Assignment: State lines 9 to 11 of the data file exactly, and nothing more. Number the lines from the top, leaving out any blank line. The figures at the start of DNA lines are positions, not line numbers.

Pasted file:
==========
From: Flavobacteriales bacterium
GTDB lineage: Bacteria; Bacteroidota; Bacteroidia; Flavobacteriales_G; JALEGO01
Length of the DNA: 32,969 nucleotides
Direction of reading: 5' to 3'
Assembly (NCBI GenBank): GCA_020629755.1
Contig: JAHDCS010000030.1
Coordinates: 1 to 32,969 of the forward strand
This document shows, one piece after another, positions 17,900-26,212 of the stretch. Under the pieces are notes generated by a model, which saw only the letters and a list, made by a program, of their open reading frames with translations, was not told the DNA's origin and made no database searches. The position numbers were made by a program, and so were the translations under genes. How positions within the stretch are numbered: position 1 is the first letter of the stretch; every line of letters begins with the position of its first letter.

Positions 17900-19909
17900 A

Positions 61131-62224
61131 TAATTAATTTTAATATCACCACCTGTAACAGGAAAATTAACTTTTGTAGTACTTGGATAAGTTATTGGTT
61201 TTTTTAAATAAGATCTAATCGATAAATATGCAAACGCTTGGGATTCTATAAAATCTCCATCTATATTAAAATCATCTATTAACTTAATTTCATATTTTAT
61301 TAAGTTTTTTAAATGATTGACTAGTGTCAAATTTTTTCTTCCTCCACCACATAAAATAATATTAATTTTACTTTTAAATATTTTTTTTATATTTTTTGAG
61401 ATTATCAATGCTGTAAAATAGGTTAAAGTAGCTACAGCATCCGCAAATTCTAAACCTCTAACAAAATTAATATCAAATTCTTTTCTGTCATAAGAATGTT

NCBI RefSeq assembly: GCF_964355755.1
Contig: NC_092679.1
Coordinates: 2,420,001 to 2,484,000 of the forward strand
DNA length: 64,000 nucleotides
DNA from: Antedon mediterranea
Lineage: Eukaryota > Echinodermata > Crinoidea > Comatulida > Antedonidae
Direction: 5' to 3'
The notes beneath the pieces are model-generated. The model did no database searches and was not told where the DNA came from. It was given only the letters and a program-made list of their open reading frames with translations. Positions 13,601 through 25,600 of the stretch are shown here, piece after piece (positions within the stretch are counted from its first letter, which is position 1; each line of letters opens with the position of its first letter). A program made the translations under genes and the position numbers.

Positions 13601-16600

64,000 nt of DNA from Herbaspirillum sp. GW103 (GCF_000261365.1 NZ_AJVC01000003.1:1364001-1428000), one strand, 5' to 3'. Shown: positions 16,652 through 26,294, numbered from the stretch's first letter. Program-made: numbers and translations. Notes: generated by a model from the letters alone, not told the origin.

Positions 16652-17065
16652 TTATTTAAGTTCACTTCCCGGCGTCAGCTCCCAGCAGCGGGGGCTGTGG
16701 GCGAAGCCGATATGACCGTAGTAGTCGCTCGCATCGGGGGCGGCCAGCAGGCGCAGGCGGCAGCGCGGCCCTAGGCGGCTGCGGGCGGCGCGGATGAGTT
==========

Positions 17900-19909
17900 A

Positions 61131-62224